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The effectiveness of drugs for neuropathic pain – what do we know?



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Neuropathic pain (NP) – that is pain arising from identifiable damage or disease affecting the somatosensory nervous system is common and frequently severe and life-changing. It is also notoriously difficult to treat effectively. Indeed we know that for many people with NP treatment is inadequate. The International Association for the Study of Pain (IASP) have a special interest group “NeuPSIG” focused explicitly on understanding the mechanisms, assessment, prevention and treatment of NP. They have just published an up to date systematic review on the effectiveness of pharmacotherapy in Lancet Neurology. Better still it has now been made available beautifully open access. You can download it for free here.

This is a comprehensive review, containing 229 trials of the full range of pharmacological agents using robust methods, to synthesize, summarise and make value judgements about the quality of the available evidence. So what are the take home messages?

Using a primary outcome of achieving at least 50% pain relief trial outcomes were described as “generally modest”. The number of patient needed to treat with the drug compared to a placebo for one more person to achieve this outcome ranged from a relatively rosy 3.6 (95% confidence interval 3 to 4.4) for tricyclic antidepressants such as amitryptiline, 4.3 (95%CI 3.4 to 5.80 for strong opioids to a less impressive 7.2 (95%CI 5.9 to 9.21) for gabapentin, and 7.7 (6.5 to 9.4) for pregabalin (often sold under the brand-name Lyrica). It’s interesting, at least to me, how much better the older more traditional agents seem to have fared compared on effectiveness to the more modern (and commonly more expensive) agents although the safety and tolerability of gabapentin seems superior.

The spectre of publication bias also raises its head. The reviewers carefully took a number of routes to try to unpick this notoriously difficult issue and estimate that there has been overall a 10% overstatement of treatment effects. Published studies reported larger effect sizes than did unpublished studies. This is not a problem restricted to the field of pain trials. It is a burning issue across the world of clinical trials. It is very important because if we fail to base our clinical recommendations on the totality of relevant evidence (because some data are hidden from us) we are in danger of mis-estimating the benefits and the harms and as a result patients are put at risk. If you think that is pretty important then there are ways that you can help. Check out the All-Trials campaign.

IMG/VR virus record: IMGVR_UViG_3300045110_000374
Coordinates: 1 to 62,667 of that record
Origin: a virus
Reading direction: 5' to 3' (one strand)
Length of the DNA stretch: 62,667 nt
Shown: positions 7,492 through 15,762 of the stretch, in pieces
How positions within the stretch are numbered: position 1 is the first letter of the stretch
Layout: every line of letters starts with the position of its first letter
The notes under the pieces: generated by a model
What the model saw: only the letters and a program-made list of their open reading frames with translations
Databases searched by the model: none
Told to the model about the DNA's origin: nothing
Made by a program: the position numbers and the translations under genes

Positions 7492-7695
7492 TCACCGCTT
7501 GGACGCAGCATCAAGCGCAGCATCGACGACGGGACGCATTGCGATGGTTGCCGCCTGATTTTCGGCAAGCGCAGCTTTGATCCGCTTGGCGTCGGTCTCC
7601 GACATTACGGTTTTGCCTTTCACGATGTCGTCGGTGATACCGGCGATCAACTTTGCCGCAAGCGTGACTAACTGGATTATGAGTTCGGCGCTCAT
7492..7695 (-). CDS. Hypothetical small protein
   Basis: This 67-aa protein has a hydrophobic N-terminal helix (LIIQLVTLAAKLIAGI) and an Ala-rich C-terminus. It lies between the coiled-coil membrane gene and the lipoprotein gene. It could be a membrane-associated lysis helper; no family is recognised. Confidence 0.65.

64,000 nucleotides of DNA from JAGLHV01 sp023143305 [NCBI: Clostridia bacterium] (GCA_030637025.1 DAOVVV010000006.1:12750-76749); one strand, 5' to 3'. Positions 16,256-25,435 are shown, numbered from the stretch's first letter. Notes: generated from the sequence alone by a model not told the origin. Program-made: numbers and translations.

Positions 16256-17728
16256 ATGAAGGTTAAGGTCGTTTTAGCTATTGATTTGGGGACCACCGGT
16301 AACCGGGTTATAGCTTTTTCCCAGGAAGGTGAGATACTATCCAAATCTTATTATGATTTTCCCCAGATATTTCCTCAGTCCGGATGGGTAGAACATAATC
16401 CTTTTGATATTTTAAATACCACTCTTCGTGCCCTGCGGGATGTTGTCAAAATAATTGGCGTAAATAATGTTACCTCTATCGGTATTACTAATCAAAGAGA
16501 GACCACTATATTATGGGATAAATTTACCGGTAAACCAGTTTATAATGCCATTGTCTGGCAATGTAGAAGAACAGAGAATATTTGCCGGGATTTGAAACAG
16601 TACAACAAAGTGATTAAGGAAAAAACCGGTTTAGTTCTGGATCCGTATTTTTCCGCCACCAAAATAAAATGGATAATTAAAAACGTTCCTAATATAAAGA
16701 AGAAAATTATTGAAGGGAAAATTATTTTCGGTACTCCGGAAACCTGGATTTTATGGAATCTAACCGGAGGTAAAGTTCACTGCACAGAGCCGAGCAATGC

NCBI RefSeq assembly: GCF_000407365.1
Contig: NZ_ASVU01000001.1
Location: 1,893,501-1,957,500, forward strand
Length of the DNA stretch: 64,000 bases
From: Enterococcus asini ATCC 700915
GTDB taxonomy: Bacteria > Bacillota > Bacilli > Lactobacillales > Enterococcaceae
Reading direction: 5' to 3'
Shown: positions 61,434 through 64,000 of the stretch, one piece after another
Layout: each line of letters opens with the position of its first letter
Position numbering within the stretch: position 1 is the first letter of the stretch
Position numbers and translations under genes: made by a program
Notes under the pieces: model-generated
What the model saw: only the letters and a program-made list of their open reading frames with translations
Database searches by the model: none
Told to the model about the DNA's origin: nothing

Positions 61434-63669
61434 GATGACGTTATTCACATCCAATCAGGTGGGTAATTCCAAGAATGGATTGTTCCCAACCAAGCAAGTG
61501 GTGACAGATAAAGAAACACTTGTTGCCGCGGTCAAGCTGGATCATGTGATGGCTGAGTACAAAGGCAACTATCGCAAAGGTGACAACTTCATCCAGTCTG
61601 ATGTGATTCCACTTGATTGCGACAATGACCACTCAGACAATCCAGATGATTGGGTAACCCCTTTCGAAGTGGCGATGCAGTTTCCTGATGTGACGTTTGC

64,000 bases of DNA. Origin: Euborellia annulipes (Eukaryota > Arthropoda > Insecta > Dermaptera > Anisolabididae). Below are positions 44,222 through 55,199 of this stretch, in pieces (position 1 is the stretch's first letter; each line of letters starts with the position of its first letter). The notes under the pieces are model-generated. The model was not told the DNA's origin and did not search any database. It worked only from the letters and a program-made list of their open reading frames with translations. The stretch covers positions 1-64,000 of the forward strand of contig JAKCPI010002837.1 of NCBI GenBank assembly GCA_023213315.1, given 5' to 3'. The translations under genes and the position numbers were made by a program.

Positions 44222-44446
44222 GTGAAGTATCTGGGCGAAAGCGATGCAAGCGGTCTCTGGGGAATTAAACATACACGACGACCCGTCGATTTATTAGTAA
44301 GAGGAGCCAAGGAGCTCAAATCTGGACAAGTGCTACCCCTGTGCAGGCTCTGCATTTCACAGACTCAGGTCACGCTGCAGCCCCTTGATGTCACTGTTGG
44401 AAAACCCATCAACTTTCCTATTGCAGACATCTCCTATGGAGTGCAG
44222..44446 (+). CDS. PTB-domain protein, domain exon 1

Overall what does this mean? Many drugs are effective but not as effective as we would wish them to be. No pharmacological agent really impresses and for any drug the most probable outcome is failure to produce 50% pain relief. There are various potential reasons for this. The first is that the drugs may only be moderately or marginally effective, another is that neuropathic pain includes quite a mixed bag and our ability to accurately diagnose and to target drugs to specific mechanisms in the clinic is currently fairly poor.

The NeuPSIG review team formulate a number of recommendations for revision of their clinical guideline for managing NP pain, balancing the benefits, harms, costs and strength of the evidence:

  • a strong recommendation for use and proposal as a first-line treatment in neuropathic pain for tricyclic antidepressants, serotonin-noradrenaline reuptake inhibitors, pregabalin, and gabapentin;
  • a weak recommendation for use and proposal as a second line treatment for lidocaine patches, capsaicin high-concentration patches, and tramadol; and a weak recommendation for use and proposal as third line for strong opioids and botulinum toxin A. Topical agents and botulinum toxin A are recommended for peripheral neuropathic pain only.

Neil O’Connell

Neil O'Connell 2As well as writing for Body in Mind, Dr Neil O’Connell, (PhD, not MD) is a lecturer and researcher in the College of Health and Life Sciences (Department of Clinical Sciences) at Brunel University London,  UK. He divides his time between research and training new physiotherapists and previously worked extensively as a musculoskeletal physiotherapist.
He also tweets! @NeilOConnell

Neil’s main research interests are chronic low back pain and chronic pain more broadly with a focus on evidence based practice. He has conducted numerous systematic reviews and is a member of the editorial board of the Cochrane Collaboration’s Pain Palliative and Supportive Care Group (PaPaS). He also makes a mean Yorkshire pudding despite being a child of Essex. Link to Neil’s published research here. Downloadable PDFs here.


Finnerup NB, Attal N, Haroutounian S et al. Pharmacotherapy for neuropathic pain in adults: a systematic review and meta-analysis. Lancet Neurol. 2015;14:2:162-73.

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